Basim Magdy

Basim Magdy

Art in General

Basim Magdy, The Hollow Desire to Populate Imaginary Cities (detail), 2014. 30 C-prints from chemically altered slides
on metallic paper. 34 × 51 cm each. Image courtesy the artist and Art in General.

November 8, 2014

Basim Magdy: An Absent Population Laughs at its Haunting Withdrawal
November 7, 2014–January 10, 2015

Art in General
79 Walker Street
New York, NY 10013

Produced by Art in General in collaboration with HOME, Manchester, UK, this commission comprises a new film, The Everyday Ritual of Solitude Hatching Monkeys, 2014, series of photographs The Hollow Desire to Populate Imaginary Cities, 2014, and a text piece, Clowns, 2014.  

Interested in the power of mass media, information systems, and scientific theories—and the relationship between what is real and fiction in such domains—Magdy uses a combination of images and words to construct narratives that can be humorous, reflective, or disquieting, but never linear.  His work is at once suggestive of times past, present and future through the seamless interweaving of imagery—from historic ruins, to futuristic landscapes, to everyday scenes from a nondescript present. Alongside an implied desire to know what the future holds is a sharp critique of the notion that the passing of time is indicative of societal progress.  Rather, his films suggest the constant push-pull of a striving for progress against cycles of repeated failure: the future becomes less about promise than a continuous re-enactment of the present.

As with many of his films, the sense of “place” in The Everyday Ritual of Solitude Hatching Monkeys is undefined, having been shot in multiple locations. The central figure is a man who has been abandoned as others leave for the beach: a story that feels like a recurring bad dream where one can never reach one’s destination. The accompanying script, which appears in different colors that correspond to those of each scene, speaks of the man’s fear of the sea, feelings of emptiness, hope and failure, a yearning to know what future a prophecy might foretell, and an ominous reference to a line in T.S. Eliot’s The Waste Land, which tells the story of Phlebas the Phoenician, who died, apparently by drowning. The script, inspired by the uncanny short stories of Magdy’s father, Magdy El-Gohary, rarely corresponds to the mesmerizing, luscious colors of the scenes and their content, creating a sense of displacement and disorientation.  Despite the final rally to “start anew,” notions of renewal and regeneration seem to be refuted; as the man in the film asks: “Tell me, how do you deal with the relentless repetition of reality?”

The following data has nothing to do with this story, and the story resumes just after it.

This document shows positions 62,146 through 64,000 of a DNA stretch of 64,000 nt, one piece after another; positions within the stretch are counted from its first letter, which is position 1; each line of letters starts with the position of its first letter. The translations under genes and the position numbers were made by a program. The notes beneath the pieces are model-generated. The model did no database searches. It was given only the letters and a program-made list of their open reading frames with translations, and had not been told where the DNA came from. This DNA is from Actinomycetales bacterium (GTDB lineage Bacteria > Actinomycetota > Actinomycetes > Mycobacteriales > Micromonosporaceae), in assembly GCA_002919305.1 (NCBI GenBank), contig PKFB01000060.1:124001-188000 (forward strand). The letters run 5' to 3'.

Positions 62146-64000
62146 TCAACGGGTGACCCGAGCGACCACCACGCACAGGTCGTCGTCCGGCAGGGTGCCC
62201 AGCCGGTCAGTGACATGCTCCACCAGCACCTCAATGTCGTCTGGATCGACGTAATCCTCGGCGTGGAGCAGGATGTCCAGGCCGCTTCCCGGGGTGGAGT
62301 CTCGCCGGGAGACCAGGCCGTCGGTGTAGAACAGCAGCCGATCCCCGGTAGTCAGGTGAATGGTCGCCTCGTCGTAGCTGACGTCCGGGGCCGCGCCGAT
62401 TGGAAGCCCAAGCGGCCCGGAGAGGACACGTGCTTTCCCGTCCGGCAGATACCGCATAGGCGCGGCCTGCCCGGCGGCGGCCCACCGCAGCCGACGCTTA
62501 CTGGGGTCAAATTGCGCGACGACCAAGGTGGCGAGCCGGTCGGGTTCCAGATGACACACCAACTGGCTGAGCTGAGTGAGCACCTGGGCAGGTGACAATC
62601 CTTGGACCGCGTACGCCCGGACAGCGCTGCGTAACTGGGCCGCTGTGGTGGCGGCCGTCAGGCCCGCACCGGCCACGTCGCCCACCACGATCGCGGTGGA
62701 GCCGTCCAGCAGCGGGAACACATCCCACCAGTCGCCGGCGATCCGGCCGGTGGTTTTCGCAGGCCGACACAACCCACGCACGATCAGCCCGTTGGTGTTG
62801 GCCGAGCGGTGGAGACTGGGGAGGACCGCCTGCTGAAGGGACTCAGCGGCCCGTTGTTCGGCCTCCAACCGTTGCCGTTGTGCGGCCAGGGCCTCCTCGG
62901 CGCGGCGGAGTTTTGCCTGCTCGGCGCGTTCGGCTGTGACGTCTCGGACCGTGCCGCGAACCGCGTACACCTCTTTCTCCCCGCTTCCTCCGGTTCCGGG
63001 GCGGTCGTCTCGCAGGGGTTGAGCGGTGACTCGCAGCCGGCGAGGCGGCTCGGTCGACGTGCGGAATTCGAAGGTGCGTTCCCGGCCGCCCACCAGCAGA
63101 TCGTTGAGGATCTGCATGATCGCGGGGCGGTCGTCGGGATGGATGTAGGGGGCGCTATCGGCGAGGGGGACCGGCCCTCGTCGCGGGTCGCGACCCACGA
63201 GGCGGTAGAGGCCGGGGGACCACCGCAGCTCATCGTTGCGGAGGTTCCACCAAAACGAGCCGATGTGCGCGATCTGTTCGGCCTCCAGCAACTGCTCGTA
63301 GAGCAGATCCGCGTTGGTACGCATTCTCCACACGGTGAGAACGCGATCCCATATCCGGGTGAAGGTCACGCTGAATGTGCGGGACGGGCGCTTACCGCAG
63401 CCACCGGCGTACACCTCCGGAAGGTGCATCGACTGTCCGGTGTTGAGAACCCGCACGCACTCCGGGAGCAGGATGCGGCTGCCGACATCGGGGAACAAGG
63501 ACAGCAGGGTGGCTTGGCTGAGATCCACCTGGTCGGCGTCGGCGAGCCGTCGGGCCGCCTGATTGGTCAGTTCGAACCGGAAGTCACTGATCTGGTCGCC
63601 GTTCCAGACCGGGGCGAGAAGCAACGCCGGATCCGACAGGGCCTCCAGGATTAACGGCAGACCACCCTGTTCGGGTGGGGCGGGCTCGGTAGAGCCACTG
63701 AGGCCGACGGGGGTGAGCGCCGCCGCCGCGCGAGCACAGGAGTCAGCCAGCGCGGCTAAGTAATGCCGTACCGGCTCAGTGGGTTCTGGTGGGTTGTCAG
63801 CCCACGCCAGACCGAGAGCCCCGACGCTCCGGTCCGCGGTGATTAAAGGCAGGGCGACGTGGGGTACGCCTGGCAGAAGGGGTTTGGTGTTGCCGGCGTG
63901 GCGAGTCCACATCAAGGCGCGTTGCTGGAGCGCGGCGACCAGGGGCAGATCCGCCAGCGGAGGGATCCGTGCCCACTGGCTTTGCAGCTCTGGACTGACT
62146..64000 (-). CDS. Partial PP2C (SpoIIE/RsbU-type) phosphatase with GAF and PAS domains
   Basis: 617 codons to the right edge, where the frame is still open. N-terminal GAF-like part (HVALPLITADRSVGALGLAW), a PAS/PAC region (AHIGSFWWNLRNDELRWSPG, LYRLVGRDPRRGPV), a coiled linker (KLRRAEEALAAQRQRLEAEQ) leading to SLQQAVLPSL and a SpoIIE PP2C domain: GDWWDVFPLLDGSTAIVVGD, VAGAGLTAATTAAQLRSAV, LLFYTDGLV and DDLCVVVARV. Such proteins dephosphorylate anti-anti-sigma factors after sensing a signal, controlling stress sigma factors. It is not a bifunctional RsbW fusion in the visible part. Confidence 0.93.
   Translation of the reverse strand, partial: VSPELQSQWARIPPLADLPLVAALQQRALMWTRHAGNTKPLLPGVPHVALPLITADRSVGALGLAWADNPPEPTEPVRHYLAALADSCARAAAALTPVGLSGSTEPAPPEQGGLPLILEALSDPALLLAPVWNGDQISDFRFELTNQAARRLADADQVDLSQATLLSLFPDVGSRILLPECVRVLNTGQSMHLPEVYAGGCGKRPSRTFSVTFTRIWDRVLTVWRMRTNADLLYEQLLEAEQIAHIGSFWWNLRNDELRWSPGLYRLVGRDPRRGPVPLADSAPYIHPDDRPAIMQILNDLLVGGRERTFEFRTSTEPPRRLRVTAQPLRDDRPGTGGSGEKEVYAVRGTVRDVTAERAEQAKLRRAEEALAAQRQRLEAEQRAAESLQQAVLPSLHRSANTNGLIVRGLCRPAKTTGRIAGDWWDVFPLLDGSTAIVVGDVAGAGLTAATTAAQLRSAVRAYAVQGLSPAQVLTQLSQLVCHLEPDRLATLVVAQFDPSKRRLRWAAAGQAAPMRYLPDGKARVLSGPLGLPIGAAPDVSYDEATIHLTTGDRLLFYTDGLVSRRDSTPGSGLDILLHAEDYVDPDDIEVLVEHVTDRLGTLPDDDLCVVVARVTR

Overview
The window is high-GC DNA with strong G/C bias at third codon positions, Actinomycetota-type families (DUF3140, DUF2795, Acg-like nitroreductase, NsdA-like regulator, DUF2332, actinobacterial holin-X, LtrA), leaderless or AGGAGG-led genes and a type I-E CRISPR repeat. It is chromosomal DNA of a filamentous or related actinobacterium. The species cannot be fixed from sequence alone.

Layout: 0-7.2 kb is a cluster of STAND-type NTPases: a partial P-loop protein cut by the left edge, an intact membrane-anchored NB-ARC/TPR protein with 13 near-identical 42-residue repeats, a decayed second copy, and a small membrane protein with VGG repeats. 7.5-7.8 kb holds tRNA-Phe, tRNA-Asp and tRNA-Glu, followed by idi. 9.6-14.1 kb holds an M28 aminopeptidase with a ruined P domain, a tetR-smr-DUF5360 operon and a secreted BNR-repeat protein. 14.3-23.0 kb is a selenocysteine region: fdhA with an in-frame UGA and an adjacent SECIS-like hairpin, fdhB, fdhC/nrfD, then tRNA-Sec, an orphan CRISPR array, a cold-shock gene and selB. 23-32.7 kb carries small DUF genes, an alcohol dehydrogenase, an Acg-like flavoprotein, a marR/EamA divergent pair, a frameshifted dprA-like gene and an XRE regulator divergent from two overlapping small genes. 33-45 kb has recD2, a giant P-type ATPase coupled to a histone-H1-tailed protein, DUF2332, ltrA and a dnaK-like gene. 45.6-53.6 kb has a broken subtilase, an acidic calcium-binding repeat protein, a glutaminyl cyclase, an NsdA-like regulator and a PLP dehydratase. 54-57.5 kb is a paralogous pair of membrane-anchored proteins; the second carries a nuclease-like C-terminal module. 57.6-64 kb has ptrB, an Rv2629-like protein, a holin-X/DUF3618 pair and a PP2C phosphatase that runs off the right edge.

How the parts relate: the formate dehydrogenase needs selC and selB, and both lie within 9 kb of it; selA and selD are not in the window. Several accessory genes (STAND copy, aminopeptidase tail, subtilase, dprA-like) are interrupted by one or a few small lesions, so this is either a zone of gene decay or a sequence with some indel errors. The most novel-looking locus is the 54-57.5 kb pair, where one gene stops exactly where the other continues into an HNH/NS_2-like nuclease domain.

Just as Magdy manipulates his films with household chemicals and layers frames within them to produce an incredible range of colors and effects, the photographs in The Hollow Desire to Populate Imaginary Cities come from different film stocks that have been exposed and treated in various ways. Seemingly mundane images from, for example, audiences watching a performing seal, to a car and a manufacturing plant, are rendered other-worldly through vivid color, pigmentation and deterioration.

The idea of the relationship of the individual to the masses is ever-present: from references to training monkeys to the man’s monologue amidst the “hundreds, millions,” to the photographs and the text piece Clowns that comment more overtly on systems of structure and power within society as a whole. While its sentiment could be applied to various times across history, Clowns also seems ultimately about the now: “After much contemplation and debate, the clowns that run this degenerating society agreed there was only one way to explain the status quo to the masses: they are clowns too, which leaves everybody without an audience.”

Basim Magdy was born in 1977 in Assiut, Egypt, and lives and works in Basel, Switzerland and Cairo, Egypt. His work appeared recently in exhibitions and screenings at La Biennale de Montreal, Montreal (2014), Art as a Verb, Monash University Museum of Art | MUMA, Melbourne, Australia (2014), MEDIACITY Seoul Biennial, Seoul Museum of Art, Seoul (2014); Passerelle Centre d’art contemporain, Brest, France (2014); Trafo House of Contemporary Art, Budapest (2014); CRAC Alsace, Altkirch, France (2014); 13th Istanbul Biennial, Istanbul (2013); Tate Modern, London (2013); Centre Culturel Suisse, Paris (2013); Sharjah Biennial 11, Sharjah, UAE (2013); Yerba Buena Center for the Arts, San Francisco (2013); Biennale Jogja XII, Yogyakarta, Indonesia (2013); The High Line, New York (2013); Askhal Alwan, Beirut (2013); Haus der Kulturen der Welt, Berlin (2012); La Triennale: Intense Proximity, Palais de Tokyo, Paris (2012); Argos Art Center, Brussels (2011); Kunsthalle Wien, Vienna (2011); Institut Mathildenhohe, Darmstadt, Germany (2011); Mass MOCA, North Adams (2010) and Ateliers de Rennes – Biennale dʼart contemporain, Rennes, France (2010) among others. In 2012 he was shortlisted for the Future Generation Art Prize, Kiev and in 2014 he won the Abraaj Art Prize, Dubai. 

Art in General presentation curated by Anne Barlow.

Additional support for this commission provided by Letternoon and Squid Frames.

Basim Magdy at Art in General
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November 8, 2014

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